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Love of God

One of my friends recently commented “Those who think that the Taj Mahal is the greatest sign of love have apparently not seen The Cross of Calvary”.

Well I know we are celebrating Christmas season, similarly we have Mother’s Day, Father’s Day, Memorial Day, Valentine’s Day and of course our birthdays, but we don’t have a day set apart for Jesus. You might think that Christmas is set apart for Jesus, but in most cases that is not true. We might give Him an hour at church, but the rest of day we do what we want to do.

When we celebrate Mother’s Day, Father’s Day or someone’s birthday, we usually devote just to him. The Bible says in Matthew 25:40 “and the King shall answer and say unto them, verily I say unto you, In as much as ye have done it unto one of the least of these my brethren, ye have done it unto me.” This is how we can make Jesus happy by encouraging, calling and visiting people, sharing them the love of Jesus, the purpose of him coming in our midst and the sacrifice of LOVE at the cross of Calvary.

Jesus has done so much for us and continues daily to do things for us, Can’t we set apart just one day for Him? We may never get it on the calendar but we as his, can set apart a day just for Jesus and then every year keep that day just for Him. How we must hurt Jesus, when we go about our busy schedules and ignore Him most of the day, only fitting Him in when it is convenient for us. One day, we will see Him face to face and I don’t want to see the hurt and sadness in my Saviour’s eyes because I ignored him most of the day.

Lets make this Christmas season meaningful for us as well as the people we know around, people who do not know the LOVE of GOD.

Why is Christmas Day on the 25th December?

No one knows the real birthday of Jesus!

No date is given in the Bible, so why do we celebrate it on the 25th December?

The early Christians certainly had many arguments as to when it should be celebrated! 

Also, the birth of Jesus probably didn’t happen in the year 1AD but slightly earlier, somewhere between 2BC and 7BC.

(there isn’t a 0AD – the years go from 1BC to 1AD!).

The first recorded date of Christmas being celebrated on December 25th was in 336AD, during the time of the Roman Emperor Constantine.

(he was the first Christian Roman Emperor).

 A few years later, Pope Julius I officially declared that the birth of Jesus would be celebrated on the 25th December.

There are many different traditions and theories as to why Christmas is celebrated on December 25th.

A very early Christian tradition said that the day when Mary was told that she would have a very special baby, Jesus (called the Annunciation) was on March 25th – and it’s still celebrated today on the 25th March. Nine months after the 25th March is the 25th December! March 25th was also the day some early Christians thought the world had been made, and also the day that Jesus died on when he was an adult.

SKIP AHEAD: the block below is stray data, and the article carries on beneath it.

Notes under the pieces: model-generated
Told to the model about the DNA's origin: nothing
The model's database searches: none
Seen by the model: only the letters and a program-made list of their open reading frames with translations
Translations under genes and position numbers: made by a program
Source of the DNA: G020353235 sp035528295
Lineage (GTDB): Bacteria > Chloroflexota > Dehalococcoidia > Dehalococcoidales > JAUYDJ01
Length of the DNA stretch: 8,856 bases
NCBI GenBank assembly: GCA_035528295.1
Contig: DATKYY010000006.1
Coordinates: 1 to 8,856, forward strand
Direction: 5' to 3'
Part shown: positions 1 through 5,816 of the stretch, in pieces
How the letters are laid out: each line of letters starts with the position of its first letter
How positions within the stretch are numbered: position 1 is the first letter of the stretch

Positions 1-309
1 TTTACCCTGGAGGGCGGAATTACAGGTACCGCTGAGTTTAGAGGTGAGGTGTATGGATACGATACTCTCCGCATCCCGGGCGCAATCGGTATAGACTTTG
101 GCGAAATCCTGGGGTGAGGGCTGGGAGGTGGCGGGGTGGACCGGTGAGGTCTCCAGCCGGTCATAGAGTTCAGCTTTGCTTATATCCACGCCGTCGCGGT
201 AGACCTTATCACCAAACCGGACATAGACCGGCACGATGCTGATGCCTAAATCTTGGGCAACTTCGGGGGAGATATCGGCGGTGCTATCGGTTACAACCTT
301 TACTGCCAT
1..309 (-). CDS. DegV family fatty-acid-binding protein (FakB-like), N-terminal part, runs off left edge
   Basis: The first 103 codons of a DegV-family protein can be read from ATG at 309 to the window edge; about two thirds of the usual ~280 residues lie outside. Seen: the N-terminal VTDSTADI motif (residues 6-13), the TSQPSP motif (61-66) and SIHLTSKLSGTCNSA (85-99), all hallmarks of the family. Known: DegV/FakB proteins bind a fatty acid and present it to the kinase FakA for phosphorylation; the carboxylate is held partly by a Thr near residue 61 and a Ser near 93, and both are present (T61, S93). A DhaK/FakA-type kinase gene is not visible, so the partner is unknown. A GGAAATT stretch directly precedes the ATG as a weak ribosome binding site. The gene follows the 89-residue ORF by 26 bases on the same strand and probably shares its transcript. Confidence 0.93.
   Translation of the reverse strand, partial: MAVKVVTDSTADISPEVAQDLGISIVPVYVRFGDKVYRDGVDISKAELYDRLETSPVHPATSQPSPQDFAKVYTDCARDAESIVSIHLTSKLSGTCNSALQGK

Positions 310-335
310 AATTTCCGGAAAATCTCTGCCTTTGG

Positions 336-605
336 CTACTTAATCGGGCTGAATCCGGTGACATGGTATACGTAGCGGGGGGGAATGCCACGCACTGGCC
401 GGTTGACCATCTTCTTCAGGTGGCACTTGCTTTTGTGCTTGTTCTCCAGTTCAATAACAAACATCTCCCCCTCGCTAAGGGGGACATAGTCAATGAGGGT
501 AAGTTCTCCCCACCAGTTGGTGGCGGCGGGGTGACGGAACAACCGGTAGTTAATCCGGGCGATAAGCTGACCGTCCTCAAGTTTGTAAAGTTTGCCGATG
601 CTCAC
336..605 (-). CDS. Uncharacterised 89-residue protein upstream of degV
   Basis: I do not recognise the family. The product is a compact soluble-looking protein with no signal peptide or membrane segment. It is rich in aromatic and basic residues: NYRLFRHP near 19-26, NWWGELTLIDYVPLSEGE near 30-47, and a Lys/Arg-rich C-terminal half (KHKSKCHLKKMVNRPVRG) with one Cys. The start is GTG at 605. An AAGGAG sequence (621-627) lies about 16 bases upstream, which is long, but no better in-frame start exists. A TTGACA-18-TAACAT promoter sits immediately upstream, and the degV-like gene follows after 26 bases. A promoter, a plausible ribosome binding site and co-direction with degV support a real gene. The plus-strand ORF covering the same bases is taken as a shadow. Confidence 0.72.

December 25th might have also been chosen because the Winter Solstice and the ancient pagan Roman midwinter festivals called ‘Saturnalia’ and ‘Dies Natalis Solis Invicti’ took place in December around this date – so it was a time when people already celebrated things.

The Winter Solstice is the day where there is the shortest time between the sun rising and the sun setting.

 It happens on December 21st or 22nd.

To pagans this meant that the winter was over and spring was coming and they had a festival to celebrate it and worshipped the sun for winning over the darkness of winter. In Scandinavia, and some other parts of northern Europe, the Winter Solstice is known as Yule and is where we get Yule Logs from.

In Eastern Europe the mid-winter festival is called Koleda.

The Roman Festival of Saturnalia took place between December 17th and 23rd and honoured the Roman god Saturn.

Dies Natalis Solis Invicti means ‘birthday of the unconquered sun’ and was held on December 25th (when the Romans thought the Winter Solstice took place) and was the ‘birthday’ of the Pagan Sun god Mithra.

 In the pagan religion of Mithraism, the holy day was Sunday and is where get that word from!

Early Christians might have given this festival a new meaning – to celebrate the birth of the Son of God ‘the unconquered Son’!

(In the Bible a prophesy about the Jewish savior, who Christians believe is Jesus, is called ‘Sun of Righteousness’.)

The Jewish festival of Lights, Hanukkah starts on the 25th of Kislev (the month in the Jewish calendar that occurs at about the same time as December). Hanukkah celebrates when the Jewish people were able to re-dedicate and worship in their Temple, in Jerusalem, again following many years of not being allowed to practice their religion. 

Jesus was a Jew, so this could be another reason that helped the early Church choose December the 25th for the date of Christmas!